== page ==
In France, all eyes are on a dapper former banker who has never held public office as the country heads into the second round of voting on May 7 in the French presidential elections. Thirty-nine years old, with a face that looks a decade younger, Emmanuel Macron has emerged as France's last, best, and perhaps only chance of staving off far-right candidate Marine Le Pen.
That France finds itself in this position — hoping for a complete novice to win and cringing at the consequences if he should falter — has rattled the French political establishment, and Europe.
He has already emerged victorious in round one, held April 23, pulling 23.7 percent of the vote from the other ten candidates and edging out Le Pen, who came in second.
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That's a shocking spot for a man who has no established political party, has never run for office, and most recently served in the beleaguered Socialist Party government of François Hollande, a president so unpopular he didn't even attempt to run again. Macron broke with the socialists last August and launched a bid for the presidency. Initially seen as an unlikely upstart, he spent the spring steadily climbing the polls as other candidates are brought down by corruption charges and political infighting.
Just before leaving Hollande's government, Macron created his own center-left nascent political party, which now backs his candidacy. It's called "En Marche!" (translated as "On the move!" or "Forward!"). Thousands have signed up online in support.
In any other election year, that sort of outsider third-party upstart campaign might have amounted to little more than a notable political peculiarity, not a winning bid. But then a corruption scandal ensnared the race's more likely candidate, François Fillon of the conservative Republican Party — who, nevertheless, refused to drop out. Fillon is charged with having paid his wife, Penelope, and family members a million euros for work they did not do. He denies the allegation, naturally.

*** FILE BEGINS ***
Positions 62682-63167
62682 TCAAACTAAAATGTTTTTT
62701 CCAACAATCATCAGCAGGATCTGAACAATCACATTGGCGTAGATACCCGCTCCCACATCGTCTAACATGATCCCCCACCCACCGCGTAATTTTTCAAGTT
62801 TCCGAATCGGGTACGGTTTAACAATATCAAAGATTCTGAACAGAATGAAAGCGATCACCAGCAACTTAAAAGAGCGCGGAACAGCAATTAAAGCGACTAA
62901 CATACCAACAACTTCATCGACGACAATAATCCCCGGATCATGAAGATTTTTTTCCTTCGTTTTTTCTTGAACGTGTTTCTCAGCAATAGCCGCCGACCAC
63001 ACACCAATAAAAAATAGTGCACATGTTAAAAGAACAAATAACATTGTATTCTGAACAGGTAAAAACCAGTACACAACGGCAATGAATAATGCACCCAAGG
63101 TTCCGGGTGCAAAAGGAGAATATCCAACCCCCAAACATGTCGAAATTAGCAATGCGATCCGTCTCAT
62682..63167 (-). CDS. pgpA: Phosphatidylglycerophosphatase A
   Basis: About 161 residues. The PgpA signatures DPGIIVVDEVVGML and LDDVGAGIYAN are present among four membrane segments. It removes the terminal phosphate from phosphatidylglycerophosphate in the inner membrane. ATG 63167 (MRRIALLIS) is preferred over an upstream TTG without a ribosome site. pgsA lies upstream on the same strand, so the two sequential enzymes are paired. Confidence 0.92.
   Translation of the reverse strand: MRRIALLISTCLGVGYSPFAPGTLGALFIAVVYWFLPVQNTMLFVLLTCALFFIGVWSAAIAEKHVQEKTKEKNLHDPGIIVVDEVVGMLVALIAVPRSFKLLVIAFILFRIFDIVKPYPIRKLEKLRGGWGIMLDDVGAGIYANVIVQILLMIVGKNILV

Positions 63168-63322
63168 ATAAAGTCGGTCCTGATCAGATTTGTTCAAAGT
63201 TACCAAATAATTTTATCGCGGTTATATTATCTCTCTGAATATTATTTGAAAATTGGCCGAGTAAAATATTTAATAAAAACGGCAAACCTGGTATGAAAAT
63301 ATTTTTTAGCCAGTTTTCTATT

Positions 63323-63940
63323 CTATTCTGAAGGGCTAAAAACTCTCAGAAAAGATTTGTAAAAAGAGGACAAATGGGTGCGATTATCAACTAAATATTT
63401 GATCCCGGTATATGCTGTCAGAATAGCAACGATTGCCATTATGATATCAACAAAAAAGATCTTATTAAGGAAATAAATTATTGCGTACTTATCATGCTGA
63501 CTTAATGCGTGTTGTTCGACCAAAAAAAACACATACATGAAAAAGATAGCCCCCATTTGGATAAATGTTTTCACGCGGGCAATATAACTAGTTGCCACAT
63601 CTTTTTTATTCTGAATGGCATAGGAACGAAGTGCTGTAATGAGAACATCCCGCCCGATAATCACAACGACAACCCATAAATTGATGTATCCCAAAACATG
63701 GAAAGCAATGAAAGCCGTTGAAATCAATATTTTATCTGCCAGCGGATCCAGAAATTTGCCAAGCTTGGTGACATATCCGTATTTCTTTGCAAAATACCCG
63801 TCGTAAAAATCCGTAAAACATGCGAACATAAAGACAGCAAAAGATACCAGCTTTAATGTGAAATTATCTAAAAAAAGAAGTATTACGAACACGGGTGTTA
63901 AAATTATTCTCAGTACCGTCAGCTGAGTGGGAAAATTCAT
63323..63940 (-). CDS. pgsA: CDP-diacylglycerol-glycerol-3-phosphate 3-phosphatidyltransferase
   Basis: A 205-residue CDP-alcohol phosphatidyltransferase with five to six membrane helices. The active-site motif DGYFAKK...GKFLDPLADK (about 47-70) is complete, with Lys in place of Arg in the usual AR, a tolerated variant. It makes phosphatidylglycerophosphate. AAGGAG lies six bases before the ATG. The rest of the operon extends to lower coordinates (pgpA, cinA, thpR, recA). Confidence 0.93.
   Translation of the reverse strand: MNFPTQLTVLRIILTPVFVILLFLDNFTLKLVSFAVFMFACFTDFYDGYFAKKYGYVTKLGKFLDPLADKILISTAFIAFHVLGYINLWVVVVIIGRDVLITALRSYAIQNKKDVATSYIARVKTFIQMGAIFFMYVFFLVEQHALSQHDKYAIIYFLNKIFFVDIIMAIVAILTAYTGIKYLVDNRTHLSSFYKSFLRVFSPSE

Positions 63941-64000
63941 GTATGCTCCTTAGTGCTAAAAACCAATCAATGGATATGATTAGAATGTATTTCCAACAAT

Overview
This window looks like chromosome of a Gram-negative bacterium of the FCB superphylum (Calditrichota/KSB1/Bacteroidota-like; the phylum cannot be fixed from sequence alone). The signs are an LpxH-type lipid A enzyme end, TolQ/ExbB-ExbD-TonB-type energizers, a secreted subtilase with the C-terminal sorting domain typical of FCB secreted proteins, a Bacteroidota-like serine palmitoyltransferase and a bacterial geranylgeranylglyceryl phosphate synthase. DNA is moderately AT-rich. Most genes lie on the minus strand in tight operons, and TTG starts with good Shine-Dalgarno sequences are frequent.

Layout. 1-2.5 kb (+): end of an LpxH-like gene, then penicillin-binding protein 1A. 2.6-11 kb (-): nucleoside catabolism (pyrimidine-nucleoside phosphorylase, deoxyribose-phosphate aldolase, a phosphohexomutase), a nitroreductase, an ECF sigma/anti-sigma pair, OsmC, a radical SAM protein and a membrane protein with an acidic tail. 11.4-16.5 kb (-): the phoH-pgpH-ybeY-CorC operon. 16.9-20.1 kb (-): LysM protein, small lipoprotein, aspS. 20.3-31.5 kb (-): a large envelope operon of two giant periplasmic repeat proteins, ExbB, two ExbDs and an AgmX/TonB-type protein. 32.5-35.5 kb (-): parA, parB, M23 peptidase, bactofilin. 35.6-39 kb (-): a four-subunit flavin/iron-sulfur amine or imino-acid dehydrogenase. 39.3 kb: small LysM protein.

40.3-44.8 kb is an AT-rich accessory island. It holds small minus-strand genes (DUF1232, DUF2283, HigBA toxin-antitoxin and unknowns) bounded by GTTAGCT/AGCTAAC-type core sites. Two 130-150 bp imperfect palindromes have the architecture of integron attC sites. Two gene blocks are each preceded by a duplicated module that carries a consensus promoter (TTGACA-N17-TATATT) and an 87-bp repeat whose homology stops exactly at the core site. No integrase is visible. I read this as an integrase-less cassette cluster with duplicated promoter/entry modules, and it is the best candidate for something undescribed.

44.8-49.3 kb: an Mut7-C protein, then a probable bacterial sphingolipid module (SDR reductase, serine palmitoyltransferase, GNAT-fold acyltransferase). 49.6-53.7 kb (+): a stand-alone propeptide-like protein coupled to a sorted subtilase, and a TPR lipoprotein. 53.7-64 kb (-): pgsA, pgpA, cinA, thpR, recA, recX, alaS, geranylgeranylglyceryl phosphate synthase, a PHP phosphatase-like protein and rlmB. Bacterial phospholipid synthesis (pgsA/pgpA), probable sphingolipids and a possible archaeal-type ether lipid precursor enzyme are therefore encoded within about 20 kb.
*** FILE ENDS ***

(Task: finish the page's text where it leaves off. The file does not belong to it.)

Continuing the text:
Meanwhile, on the left, intraparty squabbles in the Socialist Party left it with a relatively unknown brand new candidate — Benoît Hamon — rather than Hollande, the incumbent president. Hamon took a dismal 6.2 percent of the vote on Sunday — undermined by both popular dismay at the current socialist regime and a rising challenge from the far left in the form of Jean-Luc Mélenchon, who managed over 19 percent in the first round. Mélenchon is a far-left populist who began to surge in popularity in just the past few weeks on the backs of an anti-globalization platform calling for raising taxes, pulling out of trade deals, and reducing the workweek further.
With all the usual players in France's political game cast aside, Macron suddenly looked very presidential indeed.
And so, untried or not, many French are now counting on him to hold off the ascension of the populist, anti-globalization, anti–European Union candidate Marine Le Pen of the Front National. And, after election results came in Sunday, both Fillon and Hamon immediately called for the French electorate to back Macron against the far right.
Indeed, given Le Pen's campaign promises to pull France out of the EU and the common currency (or at the very least try), it isn't an exaggeration to say that it's more than France's future that is riding on the fate of Emmanuel Macron. The future of the EU itself is as well.